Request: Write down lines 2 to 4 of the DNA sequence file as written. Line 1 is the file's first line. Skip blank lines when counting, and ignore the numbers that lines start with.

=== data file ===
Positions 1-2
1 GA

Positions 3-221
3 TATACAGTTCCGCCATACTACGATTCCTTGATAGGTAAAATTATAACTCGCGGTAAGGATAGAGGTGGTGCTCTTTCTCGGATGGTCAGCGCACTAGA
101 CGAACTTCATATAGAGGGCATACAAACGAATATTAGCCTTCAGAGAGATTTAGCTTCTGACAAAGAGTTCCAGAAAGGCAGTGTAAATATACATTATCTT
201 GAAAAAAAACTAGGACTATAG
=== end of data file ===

1 GA

Positions 3-221
3 TATACAGTTCCGCCATACTACGATTCCTTGATAGGTAAAATTATAACTCGCGGTAAGGATAGAGGTGGTGCTCTTTCTCGGATGGTCAGCGCACTAGA